US authorities have imposed additional tariffs on a number of goods from the European Union, including aircraft-related parts and wines from France and Germany.
According to a Wednesday statement from the US Trade Representative’s office, when the EU set tariffs for some American products, Brussels used data from a period in which “trade volumes had been drastically reduced” due to coronavirus-related restrictions.
“The result of this choice was the Europe imposed tariffs on substantially more products than would have been covered if it had utilized a normal period. Although the United States explained to the EU the distortive effect of its selected time period, the EU refused to change its approach”, the statement says.
Here's USTR's announcement explaining why they are ratcheting up their retaliation against the EU in the Airbus-Boeing subsidy dispute. pic.twitter.com/YGUxDOfLZC— Doug Palmer (@tradereporter) December 30, 2020
According to USTR, for that reason Washington expanded its list of European duty products, adding some alcohol products from France and Germany, along with aircraft-manufacturing parts.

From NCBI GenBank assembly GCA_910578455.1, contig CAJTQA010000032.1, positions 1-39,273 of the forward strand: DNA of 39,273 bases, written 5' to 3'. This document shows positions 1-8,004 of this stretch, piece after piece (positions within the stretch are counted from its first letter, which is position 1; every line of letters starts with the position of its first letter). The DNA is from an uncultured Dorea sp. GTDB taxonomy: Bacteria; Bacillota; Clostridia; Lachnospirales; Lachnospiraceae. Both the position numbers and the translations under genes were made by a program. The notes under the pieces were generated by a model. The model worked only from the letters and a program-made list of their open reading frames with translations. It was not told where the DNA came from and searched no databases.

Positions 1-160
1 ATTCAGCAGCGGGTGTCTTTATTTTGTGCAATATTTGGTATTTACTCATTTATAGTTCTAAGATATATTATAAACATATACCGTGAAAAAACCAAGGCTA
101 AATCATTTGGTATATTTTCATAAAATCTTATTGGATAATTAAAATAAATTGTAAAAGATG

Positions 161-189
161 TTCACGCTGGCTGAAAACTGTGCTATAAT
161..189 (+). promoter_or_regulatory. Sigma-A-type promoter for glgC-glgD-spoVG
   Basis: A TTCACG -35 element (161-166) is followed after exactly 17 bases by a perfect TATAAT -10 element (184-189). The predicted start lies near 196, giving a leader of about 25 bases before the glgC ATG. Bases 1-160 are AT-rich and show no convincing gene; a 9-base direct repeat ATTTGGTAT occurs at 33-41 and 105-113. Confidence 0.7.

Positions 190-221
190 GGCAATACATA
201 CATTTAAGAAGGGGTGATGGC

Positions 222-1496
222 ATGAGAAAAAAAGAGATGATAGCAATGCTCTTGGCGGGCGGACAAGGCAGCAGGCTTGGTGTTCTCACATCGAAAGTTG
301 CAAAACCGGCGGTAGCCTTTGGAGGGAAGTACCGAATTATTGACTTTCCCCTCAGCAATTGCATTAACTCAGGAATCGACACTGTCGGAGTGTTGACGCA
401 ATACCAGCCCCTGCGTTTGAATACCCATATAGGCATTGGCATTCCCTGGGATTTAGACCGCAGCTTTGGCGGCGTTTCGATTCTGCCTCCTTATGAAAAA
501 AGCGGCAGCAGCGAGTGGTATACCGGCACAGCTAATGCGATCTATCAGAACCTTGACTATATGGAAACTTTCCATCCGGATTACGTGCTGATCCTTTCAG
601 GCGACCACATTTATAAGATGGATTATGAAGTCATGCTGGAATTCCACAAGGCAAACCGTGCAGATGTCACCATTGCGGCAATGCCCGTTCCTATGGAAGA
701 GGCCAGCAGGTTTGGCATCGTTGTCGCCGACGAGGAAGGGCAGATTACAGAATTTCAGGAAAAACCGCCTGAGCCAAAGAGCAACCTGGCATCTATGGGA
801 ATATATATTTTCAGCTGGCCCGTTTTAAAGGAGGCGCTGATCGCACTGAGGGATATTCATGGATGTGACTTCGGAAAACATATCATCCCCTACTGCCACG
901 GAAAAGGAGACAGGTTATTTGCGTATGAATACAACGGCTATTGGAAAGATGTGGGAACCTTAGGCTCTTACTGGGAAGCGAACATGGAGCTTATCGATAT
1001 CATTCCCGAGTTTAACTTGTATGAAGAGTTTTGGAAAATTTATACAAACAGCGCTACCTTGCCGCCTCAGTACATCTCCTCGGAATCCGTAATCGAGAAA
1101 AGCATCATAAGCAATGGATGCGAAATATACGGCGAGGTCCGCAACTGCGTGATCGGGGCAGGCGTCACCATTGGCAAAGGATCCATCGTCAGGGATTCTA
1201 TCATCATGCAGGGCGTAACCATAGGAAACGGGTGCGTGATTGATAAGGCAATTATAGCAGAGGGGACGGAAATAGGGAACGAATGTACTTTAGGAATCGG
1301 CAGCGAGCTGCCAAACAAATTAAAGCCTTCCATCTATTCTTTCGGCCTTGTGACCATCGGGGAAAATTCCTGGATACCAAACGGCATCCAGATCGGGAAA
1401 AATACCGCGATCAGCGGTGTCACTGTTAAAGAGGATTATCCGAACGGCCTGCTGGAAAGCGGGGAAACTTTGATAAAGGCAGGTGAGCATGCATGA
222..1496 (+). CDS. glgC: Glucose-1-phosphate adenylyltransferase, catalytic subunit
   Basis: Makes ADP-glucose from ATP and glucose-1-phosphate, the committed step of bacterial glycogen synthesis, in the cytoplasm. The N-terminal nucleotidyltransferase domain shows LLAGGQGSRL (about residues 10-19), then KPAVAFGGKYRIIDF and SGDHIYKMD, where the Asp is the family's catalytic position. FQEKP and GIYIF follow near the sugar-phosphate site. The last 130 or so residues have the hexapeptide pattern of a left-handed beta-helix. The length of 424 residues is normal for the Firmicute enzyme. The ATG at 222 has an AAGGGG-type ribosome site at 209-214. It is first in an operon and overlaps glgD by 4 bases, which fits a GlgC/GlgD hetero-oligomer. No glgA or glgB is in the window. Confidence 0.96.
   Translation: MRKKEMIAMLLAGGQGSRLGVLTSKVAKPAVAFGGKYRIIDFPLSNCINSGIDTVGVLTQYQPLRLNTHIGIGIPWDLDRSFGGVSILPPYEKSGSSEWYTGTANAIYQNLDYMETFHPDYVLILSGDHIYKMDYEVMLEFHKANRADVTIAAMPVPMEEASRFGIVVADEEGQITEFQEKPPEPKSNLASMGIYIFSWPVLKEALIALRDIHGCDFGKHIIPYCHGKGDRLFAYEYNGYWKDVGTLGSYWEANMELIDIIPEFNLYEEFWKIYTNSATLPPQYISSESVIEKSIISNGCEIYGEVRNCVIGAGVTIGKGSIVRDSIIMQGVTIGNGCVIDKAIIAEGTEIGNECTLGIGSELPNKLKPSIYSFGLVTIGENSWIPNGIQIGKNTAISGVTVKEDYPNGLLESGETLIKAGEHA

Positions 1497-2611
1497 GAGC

Transatlantic trade dispute
The trade conflict between Washington and Brussels over Boeing and Airbus has been ongoing since 2004. Both sides accuse each other of violating WTO rules and providing unauthorized government subsidies to their aircraft builders.
In 2019, the WTO decided that there were violations of the organization's rules in the Airbus case, which gave the legal right to impose countervailing duties from the US. However, in 2020, a similar decision was made in favor of the EU in the Boeing case.
The administration of the outgoing US president, Donald Trump, in 2019 introduced customs tariffs against the EU in the Airbus case for a total of about $7.5 billion. In November, the EU announced new tariffs on $4 billion worth of imports from the US.
The ongoing trade disagreements are far from being resolved although both sides have repeatedly claimed that they intend to negotiate for a mutually-acceptable solution. Nevertheless, last month, the European Parliament green-lighted the bloc’s first tariff reduction agreement, “lobster deal”, with the US in over 20 years.